For as long as he can remember, Ryan Montbleau’s been a seeker. From the jungles of Peru to the volcanoes of Hawaii, from the beaches of Costa Rica to the streets of Brooklyn, from the backseat of a 16-passenger van to backstage at Carnegie Hall, the acclaimed singer-songwriter has spent much of his life crisscrossing the globe on a perpetual search for meaning, purpose, and understanding. It’s a quest that’s guided him both personally and professionally over the years, one that’s come to define not only his music, but his very sense of self. And yet, listening to Montbleau’s ambitious new multi-part album, Wood, Fire, Water, and Air, there is a profound sense of satisfaction in sitting still, a recognition that perhaps all those spiritual treasures he’s been chasing for so long were closer than he thought.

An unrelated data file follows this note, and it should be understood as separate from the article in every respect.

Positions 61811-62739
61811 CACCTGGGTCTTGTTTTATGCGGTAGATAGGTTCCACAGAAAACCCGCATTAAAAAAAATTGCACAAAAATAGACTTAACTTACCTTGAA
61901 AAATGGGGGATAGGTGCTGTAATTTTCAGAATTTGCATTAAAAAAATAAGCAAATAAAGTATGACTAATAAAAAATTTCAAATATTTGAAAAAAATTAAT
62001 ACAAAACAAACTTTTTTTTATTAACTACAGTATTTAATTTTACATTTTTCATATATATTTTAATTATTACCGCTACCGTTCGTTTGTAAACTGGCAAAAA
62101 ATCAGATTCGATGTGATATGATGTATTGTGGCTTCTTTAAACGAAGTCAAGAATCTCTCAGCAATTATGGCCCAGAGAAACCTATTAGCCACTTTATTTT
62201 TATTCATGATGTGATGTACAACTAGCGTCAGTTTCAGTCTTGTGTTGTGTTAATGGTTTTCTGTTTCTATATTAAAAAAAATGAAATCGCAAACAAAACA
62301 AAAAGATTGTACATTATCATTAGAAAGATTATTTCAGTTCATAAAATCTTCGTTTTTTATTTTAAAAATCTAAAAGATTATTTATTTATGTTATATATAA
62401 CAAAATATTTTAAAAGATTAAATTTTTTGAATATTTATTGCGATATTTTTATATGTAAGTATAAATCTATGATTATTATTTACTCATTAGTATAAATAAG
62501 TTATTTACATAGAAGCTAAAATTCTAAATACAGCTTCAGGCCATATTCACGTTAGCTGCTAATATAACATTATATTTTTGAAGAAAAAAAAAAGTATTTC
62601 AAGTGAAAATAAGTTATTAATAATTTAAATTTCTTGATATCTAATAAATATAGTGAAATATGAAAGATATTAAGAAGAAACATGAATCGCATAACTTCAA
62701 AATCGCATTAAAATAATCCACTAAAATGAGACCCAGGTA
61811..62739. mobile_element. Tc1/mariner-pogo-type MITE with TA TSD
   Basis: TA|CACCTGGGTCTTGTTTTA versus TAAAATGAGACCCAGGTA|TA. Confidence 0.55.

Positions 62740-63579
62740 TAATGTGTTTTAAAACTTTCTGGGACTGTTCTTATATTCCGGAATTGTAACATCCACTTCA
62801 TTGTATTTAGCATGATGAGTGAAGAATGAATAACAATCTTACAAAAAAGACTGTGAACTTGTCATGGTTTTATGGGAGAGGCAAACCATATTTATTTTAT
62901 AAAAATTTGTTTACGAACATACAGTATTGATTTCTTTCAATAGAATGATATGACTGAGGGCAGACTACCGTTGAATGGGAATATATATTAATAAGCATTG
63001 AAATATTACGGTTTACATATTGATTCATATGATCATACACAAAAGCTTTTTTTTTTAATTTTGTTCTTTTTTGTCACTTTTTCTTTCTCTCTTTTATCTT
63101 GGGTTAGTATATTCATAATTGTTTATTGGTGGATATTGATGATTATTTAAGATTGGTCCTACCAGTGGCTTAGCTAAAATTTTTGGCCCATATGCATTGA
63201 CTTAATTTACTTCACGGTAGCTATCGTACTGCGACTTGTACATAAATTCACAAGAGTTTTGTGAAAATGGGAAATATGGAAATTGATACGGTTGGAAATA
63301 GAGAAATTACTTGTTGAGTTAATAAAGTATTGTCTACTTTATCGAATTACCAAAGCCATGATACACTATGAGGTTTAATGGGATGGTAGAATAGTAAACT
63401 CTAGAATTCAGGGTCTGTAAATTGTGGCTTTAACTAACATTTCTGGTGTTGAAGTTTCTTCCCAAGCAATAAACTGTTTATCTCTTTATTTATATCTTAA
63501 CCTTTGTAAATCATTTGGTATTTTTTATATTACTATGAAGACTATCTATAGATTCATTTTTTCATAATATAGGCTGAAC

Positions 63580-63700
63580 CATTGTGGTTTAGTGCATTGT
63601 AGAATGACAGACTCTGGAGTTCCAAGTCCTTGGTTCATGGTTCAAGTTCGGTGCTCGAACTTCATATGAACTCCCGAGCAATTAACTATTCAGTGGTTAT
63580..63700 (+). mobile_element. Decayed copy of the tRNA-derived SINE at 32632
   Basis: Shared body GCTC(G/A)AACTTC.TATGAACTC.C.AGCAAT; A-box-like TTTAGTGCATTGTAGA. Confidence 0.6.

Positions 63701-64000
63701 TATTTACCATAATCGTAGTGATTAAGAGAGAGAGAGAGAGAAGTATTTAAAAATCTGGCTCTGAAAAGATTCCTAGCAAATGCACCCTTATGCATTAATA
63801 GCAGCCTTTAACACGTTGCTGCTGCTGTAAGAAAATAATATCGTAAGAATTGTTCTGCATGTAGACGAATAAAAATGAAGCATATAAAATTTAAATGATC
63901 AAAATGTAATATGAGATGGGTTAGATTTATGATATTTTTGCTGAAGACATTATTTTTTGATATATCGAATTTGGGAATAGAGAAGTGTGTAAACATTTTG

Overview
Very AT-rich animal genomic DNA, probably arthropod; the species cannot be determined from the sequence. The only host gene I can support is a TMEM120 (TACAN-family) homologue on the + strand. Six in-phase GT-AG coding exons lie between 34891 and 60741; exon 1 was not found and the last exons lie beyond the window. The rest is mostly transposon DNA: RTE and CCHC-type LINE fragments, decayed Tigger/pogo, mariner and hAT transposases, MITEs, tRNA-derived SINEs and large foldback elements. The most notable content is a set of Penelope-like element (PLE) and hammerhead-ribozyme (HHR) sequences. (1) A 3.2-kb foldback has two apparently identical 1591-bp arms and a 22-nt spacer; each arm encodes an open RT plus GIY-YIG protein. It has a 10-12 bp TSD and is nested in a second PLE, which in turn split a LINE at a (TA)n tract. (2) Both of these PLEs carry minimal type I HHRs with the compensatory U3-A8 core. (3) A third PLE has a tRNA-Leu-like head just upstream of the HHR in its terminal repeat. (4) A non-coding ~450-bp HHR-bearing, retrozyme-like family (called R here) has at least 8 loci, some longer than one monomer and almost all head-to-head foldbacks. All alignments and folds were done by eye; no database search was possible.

Honesty and vulnerability have been hallmarks of Montbleau’s career since the early 2000s, when he first began performing around his native Massachusetts. In the years to come, he’d go on to collaborate with artists as diverse as Martin Sexton, Trombone Shorty, Tall Heights, and Galactic, and rack up more than 100 million streams on Spotify alone. Along the way, Montbleau would share bills with stars like Tedeschi Trucks Band, Ani DiFranco, The Wood Brothers, Rodrigo y Gabriela, and Mavis Staples, but it was his ecstatic headline shows—often more than 200 of them a year—that solidified his reputation as a roots rock powerhouse and an inexorable road warrior.